They are extremely effective at making things work better without any particular fuss. She won’t be to everyone’s taste1 but I’d take a bet that she is likely to make that office far more effective than it has been for a while. I just hoping that it will cause some more clarity about what is the actual role of the leaders office for the Labour caucus and the wider party which has been becoming increasingly confused and outright interfering over the last decade.
This piece was from 2000 and written about her role as chair in the Medical Practitioners Disciplinary Tribunal. When her name came up, this article was the only thing I particularly remembered about her. It impressed me at the time.
Arrayed along the wall, the five members of the tribunal listen intently.Only when one occasionally issues an instruction about the conduct of proceedings is it plain that she’s in charge.
Her authority is exercised firmly, but almost invisibly. And there is no sign that she is finding the moment difficult, even harrowing.
But just the day before, Wendy Brandon, who chairs the tribunal which sits in judgement over the country’s erring doctors, made it plain that she would be steeling herself for the challenge of hearing evidence from a woman at death’s door.
Wendy Brandon is a lawyer, a battle-hardened commercial litigator who did an exhausting tour of duty in the apparently endless Equiticorp saga. But she feels passionately about the importance of the law in protecting the powerless damaged by the powerful.
She knows what it is to act for the dead and the shamefully injured – she represented the Cave Creek families and Morgan Jones, the small boy who fell from a poorly maintained viewing platform on a TranzRail train.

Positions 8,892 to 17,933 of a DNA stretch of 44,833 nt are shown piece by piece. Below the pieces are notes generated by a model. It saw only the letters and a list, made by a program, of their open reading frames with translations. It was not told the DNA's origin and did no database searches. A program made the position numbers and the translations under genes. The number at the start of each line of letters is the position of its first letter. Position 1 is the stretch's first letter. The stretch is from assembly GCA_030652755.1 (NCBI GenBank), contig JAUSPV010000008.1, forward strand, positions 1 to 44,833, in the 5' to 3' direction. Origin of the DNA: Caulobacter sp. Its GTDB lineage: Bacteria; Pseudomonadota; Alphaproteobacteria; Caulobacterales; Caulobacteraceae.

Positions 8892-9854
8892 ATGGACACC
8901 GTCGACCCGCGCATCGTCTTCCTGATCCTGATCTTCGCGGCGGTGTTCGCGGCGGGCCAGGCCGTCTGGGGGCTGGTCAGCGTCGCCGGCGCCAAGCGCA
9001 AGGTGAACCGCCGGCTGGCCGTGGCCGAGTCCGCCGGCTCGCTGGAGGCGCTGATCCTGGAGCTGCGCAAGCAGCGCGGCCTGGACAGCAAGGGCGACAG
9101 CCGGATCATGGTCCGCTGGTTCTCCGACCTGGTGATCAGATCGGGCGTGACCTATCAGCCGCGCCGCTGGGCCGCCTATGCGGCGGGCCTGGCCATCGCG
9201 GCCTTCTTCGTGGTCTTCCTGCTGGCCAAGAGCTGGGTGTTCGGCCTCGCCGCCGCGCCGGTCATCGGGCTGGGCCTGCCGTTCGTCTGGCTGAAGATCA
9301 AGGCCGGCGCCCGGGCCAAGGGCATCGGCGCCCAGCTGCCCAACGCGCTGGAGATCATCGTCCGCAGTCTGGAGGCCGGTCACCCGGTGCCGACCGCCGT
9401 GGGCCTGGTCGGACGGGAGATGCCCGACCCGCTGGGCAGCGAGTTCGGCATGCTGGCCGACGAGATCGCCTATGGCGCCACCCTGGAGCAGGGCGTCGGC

But Wendy Brandon, an Aucklander who was the tribunal’s deputy chairperson from when it was established in July 1996 and took the chair a year ago, has also breathed deeply of the air outside legal chambers. She nursed at Middlemore in her early years (“Nurse Barker was the matron and Ron Moodie ran the hospital and I’ll tell you what, it was a pretty well-run hospital”) and she and her first husband farmed in the Bay of Plenty before she went to law school.
As a lawyer with a history of interest in medico-legal cases – and a postgraduate degree in ethics – she must have seemed a logical choice to chair the tribunal.
She is conscious of the weight of the hat she wears. While she might, by background and inclination, tend to feel an instinctive sympathy for the victims of medical misadventure and malpractice, she must discharge her duties – overseeing a tribunal which includes three doctors and one lay member each time it sits – with scrupulous fairness.
As I said earlier, a very interesting choice. With the short timeframe to the election, this is probably more vital to Labour than some of the merely political choices.
1: She is sure to pick up a ringing endorsement from Penny Bright who has tangled with Wendy Brandon a number of times as chief in-house counsel for the Auckland City Council. Although I’m sure an endorsement is not what Penny will intend to make *evil grin*.
2: Not my current style at all I might add. But operating in a different style doesn’t mean you can’t appreciate the qualities that other styles bring to roles outside of programming and part-time blogging. Many eons ago I was a army medic and a manager